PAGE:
University of Vermont researchers suggests that diets high in sodium may be a novel risk factor in the development of multiple sclerosis (MS), an autoimmune disease that affects the central nervous system.
The study found that high salt intake may influence immune cells that cause the disease for which there is currently no cure. Disrupting the communication between the brain and other parts of the body, MS affects people in unpredictable ways. It may impair walking and even cause difficulties with concentration, attention, memory, and poor judgment.
The researchers noted that dietary salt is likely just one of the many environmental factors contributing to this complex disease, and very much influenced by one's genetic background.
"We hope to provide a comprehensive understanding of how and why environmental factors interact with individuals' unique genetic make up to influence autoimmune diseases such as MS," said one of the researchers Dimitry Krementsov from University of Vermont in Burlington, Vermont, US.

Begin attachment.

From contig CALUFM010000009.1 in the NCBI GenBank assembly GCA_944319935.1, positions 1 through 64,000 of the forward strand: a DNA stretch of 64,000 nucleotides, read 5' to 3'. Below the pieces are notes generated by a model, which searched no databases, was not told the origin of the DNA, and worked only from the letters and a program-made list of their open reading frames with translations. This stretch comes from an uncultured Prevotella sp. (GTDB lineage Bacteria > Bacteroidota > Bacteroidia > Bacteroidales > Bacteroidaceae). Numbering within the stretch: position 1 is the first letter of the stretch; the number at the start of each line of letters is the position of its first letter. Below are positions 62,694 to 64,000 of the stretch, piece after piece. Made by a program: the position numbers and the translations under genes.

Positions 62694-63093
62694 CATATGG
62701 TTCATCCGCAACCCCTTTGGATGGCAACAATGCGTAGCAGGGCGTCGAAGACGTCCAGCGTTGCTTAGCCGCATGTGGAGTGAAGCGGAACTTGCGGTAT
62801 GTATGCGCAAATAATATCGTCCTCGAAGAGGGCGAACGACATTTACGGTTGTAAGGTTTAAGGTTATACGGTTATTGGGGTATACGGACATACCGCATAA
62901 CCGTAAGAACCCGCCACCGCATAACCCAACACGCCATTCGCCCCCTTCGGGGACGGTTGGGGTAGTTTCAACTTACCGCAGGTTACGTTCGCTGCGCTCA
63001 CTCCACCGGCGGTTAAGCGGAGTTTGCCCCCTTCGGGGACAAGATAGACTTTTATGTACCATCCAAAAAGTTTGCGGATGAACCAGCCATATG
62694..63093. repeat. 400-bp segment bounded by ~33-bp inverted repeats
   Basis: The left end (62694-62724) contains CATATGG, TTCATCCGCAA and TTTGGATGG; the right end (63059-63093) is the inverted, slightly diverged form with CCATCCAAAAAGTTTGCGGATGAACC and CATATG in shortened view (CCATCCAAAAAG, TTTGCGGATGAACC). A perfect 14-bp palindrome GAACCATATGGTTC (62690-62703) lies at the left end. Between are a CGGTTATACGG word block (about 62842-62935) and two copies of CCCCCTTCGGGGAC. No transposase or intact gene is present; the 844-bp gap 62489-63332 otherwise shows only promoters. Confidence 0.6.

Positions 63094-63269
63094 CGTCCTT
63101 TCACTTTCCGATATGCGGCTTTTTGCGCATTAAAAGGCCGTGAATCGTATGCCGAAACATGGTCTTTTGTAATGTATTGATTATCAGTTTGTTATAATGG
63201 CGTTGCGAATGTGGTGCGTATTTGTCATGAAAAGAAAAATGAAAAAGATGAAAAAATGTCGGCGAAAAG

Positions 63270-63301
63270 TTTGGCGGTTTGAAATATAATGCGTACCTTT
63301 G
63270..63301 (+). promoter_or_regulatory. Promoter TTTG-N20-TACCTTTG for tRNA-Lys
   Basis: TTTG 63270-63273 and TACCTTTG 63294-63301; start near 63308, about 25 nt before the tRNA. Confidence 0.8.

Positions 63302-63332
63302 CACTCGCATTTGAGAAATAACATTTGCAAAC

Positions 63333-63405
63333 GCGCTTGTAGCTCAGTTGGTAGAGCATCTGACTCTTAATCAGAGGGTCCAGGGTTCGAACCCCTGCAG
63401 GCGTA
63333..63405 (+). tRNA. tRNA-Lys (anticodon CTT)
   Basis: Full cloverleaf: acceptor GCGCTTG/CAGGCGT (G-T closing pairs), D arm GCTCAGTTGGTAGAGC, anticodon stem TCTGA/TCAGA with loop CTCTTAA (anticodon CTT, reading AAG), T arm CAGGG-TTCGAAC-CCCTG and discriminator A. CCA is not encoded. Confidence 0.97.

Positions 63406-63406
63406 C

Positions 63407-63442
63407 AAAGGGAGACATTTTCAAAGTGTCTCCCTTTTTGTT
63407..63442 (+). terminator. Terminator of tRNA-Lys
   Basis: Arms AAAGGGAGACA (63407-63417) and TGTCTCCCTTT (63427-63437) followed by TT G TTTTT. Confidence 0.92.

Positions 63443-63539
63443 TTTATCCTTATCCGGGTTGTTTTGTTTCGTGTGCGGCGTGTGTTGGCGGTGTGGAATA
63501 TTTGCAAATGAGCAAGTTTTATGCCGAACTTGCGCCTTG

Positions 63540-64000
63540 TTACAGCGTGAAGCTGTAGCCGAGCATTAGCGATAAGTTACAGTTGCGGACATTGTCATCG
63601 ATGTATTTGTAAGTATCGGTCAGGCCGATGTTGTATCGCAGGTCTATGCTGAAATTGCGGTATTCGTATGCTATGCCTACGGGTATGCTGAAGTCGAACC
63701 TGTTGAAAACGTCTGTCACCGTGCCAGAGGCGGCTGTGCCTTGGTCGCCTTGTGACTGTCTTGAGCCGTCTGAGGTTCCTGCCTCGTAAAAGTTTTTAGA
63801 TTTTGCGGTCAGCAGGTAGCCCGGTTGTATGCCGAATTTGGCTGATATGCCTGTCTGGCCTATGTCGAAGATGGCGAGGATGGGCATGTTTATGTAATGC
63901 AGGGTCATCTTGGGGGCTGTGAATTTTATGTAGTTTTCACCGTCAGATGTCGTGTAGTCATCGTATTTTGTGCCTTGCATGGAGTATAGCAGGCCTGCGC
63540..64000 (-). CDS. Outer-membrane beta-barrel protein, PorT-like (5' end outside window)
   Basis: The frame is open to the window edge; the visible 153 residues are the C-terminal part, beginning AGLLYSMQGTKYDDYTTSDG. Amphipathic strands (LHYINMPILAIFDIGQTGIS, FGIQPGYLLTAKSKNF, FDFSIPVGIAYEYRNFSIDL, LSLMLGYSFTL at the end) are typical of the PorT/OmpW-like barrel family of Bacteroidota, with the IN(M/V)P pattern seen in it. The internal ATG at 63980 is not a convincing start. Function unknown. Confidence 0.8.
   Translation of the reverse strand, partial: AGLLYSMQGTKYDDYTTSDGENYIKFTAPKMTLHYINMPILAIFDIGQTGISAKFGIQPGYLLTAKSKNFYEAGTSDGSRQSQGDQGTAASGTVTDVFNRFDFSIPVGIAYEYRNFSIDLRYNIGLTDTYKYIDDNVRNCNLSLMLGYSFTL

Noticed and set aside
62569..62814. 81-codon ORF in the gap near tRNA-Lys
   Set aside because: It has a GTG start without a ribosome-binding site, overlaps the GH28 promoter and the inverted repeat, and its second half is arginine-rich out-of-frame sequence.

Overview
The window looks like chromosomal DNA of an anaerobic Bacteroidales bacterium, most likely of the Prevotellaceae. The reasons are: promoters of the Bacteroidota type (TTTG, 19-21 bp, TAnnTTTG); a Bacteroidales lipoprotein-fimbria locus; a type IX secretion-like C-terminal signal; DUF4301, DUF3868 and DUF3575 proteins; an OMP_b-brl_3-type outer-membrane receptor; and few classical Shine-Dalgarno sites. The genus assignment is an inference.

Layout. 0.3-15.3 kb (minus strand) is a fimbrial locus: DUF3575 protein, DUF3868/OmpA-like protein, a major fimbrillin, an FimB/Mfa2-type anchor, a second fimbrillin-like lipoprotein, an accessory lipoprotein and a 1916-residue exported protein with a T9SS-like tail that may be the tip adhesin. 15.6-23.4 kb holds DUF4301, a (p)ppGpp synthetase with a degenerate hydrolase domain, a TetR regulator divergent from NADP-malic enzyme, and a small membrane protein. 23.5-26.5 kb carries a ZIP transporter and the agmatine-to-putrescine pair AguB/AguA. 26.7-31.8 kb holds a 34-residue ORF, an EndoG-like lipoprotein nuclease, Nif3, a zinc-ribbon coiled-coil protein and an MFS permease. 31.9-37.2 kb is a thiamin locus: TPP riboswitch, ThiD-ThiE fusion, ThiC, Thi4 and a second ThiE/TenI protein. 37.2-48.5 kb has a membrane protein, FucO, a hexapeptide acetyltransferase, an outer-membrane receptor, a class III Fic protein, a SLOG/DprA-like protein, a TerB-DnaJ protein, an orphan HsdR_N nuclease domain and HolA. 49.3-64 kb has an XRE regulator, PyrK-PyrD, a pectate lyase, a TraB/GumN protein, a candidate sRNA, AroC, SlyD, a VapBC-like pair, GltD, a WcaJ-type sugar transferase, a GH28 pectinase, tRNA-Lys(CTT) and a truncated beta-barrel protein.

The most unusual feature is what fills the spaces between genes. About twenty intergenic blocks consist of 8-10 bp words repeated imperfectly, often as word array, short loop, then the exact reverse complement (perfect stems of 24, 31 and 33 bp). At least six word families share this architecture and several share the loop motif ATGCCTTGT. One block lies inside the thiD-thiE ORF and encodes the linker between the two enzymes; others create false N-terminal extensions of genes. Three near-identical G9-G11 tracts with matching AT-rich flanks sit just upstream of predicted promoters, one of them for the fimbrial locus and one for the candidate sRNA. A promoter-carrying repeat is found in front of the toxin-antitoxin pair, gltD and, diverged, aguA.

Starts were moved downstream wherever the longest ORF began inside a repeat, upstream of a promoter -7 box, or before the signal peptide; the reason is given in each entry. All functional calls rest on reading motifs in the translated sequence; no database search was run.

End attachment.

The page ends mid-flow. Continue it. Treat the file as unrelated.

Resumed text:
To make this discovery, Krementsov and colleagues fed a high salt diet or a control diet to genetically different groups of mice.
Researchers then induced a disease in these mice that mimics human MS. In one genetic group, both males and females fed a high salt diet showed worse clinical signs of the disease.
"As is the case with other things, you need to get enough salt so your body functions properly, but not too much or things start to go haywire," said Gerald Weissmann, editor-in-chief of The FASEB Journal
where the study was published.
"This report helps shed light on what can go wrong in individuals with genes that make one susceptible to autoimmune disease," Weissmann noted.